Hierro left to clean up Spain's mess
Former Real Madrid defender takes over La Furia Roja after Lopetegui gets the sack
With just days to go before their World Cup opener against Portugal, Spain's biggest worry should have been about who among their talented squad should make their first XI.
Instead, the main preoccupation will be over a change in the coach, after Julen Lopetegui was sacked by the Spanish Football Federation (RFEF) yesterday evening.
RFEF sporting director Fernando Hierro, 50, has been appointed to replace Lopetegui and clean up the mess.
While not a first foray into management for Hierro, the former Real Madrid defender, it is nevertheless a daunting task.
He has never managed a team in a major competition.
His only previous experience as a head coach was leading second division Oviedo to eighth in 2016-17, missing out on the play-offs.
Local media reports suggested that the majority of the squad were fiercely opposed to RFEF president Luis Rubiales' decision to dismiss Lopetegui for agreeing to become Real Madrid's new coach after the World Cup without permission.
In particular, the core of Under-21 players he helped bring through to the senior side, including David de Gea, Dani Carvajal, Isco, Thiago Alcantara and Koke, were said to be among the most vocal for keeping the coach in place.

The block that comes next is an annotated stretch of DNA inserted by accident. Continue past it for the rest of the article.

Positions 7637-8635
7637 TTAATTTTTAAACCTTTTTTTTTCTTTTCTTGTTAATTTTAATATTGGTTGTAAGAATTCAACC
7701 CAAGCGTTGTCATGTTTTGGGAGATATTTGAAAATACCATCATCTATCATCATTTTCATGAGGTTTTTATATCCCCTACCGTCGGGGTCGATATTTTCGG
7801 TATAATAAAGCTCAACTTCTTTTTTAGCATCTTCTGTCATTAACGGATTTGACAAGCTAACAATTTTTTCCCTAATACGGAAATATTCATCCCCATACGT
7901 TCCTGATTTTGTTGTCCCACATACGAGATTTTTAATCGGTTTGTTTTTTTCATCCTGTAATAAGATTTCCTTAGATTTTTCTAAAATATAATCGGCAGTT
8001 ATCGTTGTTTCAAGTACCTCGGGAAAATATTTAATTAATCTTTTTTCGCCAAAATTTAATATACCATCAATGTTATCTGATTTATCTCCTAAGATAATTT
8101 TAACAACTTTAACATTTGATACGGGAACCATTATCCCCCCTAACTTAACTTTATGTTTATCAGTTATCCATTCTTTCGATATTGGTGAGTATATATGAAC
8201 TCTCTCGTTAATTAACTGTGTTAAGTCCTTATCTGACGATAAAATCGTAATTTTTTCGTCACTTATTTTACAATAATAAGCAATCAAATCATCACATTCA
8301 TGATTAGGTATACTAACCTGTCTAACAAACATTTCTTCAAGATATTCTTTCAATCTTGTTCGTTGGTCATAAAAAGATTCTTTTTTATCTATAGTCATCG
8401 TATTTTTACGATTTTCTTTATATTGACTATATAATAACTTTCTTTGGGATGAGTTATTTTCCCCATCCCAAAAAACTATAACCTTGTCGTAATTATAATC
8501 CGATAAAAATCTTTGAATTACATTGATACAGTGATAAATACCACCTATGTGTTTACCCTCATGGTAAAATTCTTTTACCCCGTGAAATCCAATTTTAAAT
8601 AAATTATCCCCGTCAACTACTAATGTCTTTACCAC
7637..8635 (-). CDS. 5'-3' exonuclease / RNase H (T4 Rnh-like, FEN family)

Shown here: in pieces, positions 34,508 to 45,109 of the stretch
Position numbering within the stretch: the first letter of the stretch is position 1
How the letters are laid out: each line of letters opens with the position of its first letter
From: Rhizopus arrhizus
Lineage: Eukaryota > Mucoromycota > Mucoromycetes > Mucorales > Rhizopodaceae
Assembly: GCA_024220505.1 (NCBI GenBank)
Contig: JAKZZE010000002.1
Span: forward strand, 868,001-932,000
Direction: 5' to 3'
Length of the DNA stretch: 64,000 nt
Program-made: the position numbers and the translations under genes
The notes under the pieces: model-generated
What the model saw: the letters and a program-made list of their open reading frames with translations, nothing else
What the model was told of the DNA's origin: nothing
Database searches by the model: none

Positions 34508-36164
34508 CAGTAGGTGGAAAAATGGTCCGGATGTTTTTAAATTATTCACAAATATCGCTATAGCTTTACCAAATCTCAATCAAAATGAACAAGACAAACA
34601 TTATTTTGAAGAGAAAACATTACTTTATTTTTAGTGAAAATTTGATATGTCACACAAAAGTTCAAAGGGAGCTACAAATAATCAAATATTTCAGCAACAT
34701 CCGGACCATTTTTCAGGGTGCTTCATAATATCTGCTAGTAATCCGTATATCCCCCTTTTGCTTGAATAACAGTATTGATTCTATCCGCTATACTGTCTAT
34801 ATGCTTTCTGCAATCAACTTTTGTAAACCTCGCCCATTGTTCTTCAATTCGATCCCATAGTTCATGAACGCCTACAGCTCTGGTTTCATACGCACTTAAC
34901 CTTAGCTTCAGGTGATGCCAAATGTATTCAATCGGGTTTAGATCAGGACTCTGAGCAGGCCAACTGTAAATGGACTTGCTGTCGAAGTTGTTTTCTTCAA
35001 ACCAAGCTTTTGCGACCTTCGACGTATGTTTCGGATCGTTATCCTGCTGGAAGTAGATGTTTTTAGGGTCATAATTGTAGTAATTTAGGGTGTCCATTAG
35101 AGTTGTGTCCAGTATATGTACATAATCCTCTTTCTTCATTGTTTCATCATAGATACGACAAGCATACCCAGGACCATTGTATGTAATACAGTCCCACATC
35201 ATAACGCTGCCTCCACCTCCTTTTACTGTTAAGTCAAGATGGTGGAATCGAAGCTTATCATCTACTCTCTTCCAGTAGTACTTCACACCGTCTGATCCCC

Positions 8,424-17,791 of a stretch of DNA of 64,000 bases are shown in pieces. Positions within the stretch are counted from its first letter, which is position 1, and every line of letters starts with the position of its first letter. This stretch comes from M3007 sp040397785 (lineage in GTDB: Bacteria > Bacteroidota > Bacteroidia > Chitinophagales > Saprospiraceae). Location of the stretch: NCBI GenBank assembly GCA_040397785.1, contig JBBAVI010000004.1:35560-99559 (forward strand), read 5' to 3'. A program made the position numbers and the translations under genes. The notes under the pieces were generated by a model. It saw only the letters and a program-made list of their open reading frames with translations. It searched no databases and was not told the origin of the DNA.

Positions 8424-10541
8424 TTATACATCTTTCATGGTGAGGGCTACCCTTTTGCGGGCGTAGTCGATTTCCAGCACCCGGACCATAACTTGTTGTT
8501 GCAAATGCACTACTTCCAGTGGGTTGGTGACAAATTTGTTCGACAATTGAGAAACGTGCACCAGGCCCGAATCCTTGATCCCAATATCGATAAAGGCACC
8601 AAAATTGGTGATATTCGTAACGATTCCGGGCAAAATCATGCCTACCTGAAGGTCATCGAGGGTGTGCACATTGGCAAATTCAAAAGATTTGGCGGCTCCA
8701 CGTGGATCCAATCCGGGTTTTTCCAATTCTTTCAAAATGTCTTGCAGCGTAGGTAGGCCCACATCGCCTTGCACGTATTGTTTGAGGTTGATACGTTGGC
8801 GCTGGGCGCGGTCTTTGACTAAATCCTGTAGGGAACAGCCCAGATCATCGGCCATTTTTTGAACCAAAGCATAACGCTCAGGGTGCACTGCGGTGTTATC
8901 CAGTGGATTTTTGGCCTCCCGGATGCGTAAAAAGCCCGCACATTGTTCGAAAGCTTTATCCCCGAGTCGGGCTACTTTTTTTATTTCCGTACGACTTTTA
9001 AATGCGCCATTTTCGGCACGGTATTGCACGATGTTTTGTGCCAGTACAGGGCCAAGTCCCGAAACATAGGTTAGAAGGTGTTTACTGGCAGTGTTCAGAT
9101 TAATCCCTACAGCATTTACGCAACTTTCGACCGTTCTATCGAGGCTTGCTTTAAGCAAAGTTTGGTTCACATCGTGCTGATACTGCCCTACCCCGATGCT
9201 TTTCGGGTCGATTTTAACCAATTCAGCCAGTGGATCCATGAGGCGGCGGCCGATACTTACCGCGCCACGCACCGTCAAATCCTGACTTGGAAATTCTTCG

Other players were said to be uneasy at the thought of being managed by Real's new coach.
Hierro's first task will be to unite the group. It is times like these when countries sink or swim.
Spain's Euro 2008-winning coach Luis Aragones signed a deal to take over at Fenerbahce on the eve of that tournament's semi-final but that did the national side no harm.
A peer of Lopetegui's, Hierro was a goalscoring defender who made 601 appearances for Real, captaining club as well as country.
He had spells in Qatar and England before retiring and has held a number of roles, including sporting director at Malaga and the Spanish FA as well as serving as Carlo Ancelotti's assistant at Real in his final season.
Already part of the backroom staff in Russia, he is understood to have a good relationship with the squad and, as an 89-cap veteran of the national team, nobody can suggest he does not know how tournament football works.
Will merely his aura and experience be enough to inspire a squad which many consider to be one of the best at the tournament?
From the Segunda to Sochi, it is not the most well-trodden of paths but one Hierro has had to take in order to try to get Spain back on track.
Former Spanish international Xavi Hernandez criticised the timing of Real's announcement that Lopetegui was taking over as coach.
Speaking to Radio Marca, the former Barcelona midfielder added that a change in coach could also strengthen the team's resolve to do well.
"The players have already seen it all and sure, they can play a good role at the World Cup. Leadership will not be missing, there is (Sergio) Ramos, (Gerard) Pique, (Andres) Iniesta.
"It's not the best situation but, at the same time, it could unite them more."